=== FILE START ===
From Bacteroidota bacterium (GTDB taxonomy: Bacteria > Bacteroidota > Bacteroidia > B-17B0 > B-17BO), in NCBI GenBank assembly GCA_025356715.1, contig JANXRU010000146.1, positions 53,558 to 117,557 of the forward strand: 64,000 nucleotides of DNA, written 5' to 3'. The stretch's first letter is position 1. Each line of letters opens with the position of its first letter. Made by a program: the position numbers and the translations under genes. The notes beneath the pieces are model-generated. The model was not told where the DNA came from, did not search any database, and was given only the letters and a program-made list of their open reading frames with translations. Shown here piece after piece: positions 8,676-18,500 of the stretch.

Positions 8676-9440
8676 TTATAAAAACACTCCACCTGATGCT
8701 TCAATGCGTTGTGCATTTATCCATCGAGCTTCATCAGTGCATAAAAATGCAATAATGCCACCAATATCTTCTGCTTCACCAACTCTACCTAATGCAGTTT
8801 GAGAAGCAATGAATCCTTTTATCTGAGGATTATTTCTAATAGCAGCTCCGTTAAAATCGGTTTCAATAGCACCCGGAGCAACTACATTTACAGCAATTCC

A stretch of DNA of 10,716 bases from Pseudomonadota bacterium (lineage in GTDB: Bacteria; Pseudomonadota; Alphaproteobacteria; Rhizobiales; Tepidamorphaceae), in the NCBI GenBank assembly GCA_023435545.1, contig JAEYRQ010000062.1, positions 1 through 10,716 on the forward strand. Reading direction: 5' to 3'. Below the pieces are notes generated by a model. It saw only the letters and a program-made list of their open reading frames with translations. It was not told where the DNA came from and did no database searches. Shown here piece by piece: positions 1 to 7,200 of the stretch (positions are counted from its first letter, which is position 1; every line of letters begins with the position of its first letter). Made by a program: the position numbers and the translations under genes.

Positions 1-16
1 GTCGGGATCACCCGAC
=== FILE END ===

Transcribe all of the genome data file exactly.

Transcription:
From Bacteroidota bacterium (GTDB taxonomy: Bacteria > Bacteroidota > Bacteroidia > B-17B0 > B-17BO), in NCBI GenBank assembly GCA_025356715.1, contig JANXRU010000146.1, positions 53,558 to 117,557 of the forward strand: 64,000 nucleotides of DNA, written 5' to 3'. The stretch's first letter is position 1. Each line of letters opens with the position of its first letter. Made by a program: the position numbers and the translations under genes. The notes beneath the pieces are model-generated. The model was not told where the DNA came from, did not search any database, and was given only the letters and a program-made list of their open reading frames with translations. Shown here piece after piece: positions 8,676-18,500 of the stretch.

Positions 8676-9440
8676 TTATAAAAACACTCCACCTGATGCT
8701 TCAATGCGTTGTGCATTTATCCATCGAGCTTCATCAGTGCATAAAAATGCAATAATGCCACCAATATCTTCTGCTTCACCAACTCTACCTAATGCAGTTT
8801 GAGAAGCAATGAATCCTTTTATCTGAGGATTATTTCTAATAGCAGCTCCGTTAAAATCGGTTTCAATAGCACCCGGAGCAACTACATTTACAGCAATTCC

A stretch of DNA of 10,716 bases from Pseudomonadota bacterium (lineage in GTDB: Bacteria; Pseudomonadota; Alphaproteobacteria; Rhizobiales; Tepidamorphaceae), in the NCBI GenBank assembly GCA_023435545.1, contig JAEYRQ010000062.1, positions 1 through 10,716 on the forward strand. Reading direction: 5' to 3'. Below the pieces are notes generated by a model. It saw only the letters and a program-made list of their open reading frames with translations. It was not told where the DNA came from and did no database searches. Shown here piece by piece: positions 1 to 7,200 of the stretch (positions are counted from its first letter, which is position 1; every line of letters begins with the position of its first letter). Made by a program: the position numbers and the translations under genes.

Positions 1-16
1 GTCGGGATCACCCGAC